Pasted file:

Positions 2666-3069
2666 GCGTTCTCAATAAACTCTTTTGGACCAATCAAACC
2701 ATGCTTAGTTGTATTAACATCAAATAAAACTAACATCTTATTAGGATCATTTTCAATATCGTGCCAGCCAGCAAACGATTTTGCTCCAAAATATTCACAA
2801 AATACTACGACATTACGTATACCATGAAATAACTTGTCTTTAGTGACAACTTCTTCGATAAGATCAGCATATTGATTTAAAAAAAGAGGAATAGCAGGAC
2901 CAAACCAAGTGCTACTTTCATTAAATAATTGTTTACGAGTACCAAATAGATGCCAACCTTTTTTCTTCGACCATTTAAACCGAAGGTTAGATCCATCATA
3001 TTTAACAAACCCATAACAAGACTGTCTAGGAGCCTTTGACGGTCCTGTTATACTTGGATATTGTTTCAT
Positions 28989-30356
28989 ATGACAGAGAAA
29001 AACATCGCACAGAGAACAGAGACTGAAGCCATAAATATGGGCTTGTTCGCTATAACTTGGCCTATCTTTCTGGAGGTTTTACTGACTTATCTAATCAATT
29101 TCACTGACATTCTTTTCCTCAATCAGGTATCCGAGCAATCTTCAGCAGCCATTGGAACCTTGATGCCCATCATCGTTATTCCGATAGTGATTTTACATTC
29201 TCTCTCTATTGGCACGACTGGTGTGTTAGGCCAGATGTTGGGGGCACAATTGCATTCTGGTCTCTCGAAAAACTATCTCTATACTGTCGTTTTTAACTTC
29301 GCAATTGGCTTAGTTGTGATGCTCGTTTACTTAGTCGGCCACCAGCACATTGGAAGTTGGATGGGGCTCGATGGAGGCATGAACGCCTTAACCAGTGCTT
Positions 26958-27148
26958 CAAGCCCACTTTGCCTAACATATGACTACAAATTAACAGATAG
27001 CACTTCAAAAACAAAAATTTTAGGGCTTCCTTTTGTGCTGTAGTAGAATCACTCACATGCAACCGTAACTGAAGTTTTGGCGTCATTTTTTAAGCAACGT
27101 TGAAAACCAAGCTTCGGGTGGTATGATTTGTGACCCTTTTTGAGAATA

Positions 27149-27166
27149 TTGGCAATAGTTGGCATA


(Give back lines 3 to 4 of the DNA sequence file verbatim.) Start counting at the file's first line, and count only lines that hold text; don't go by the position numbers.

2701 ATGCTTAGTTGTATTAACATCAAATAAAACTAACATCTTATTAGGATCATTTTCAATATCGTGCCAGCCAGCAAACGATTTTGCTCCAAAATATTCACAA
2801 AATACTACGACATTACGTATACCATGAAATAACTTGTCTTTAGTGACAACTTCTTCGATAAGATCAGCATATTGATTTAAAAAAAGAGGAATAGCAGGAC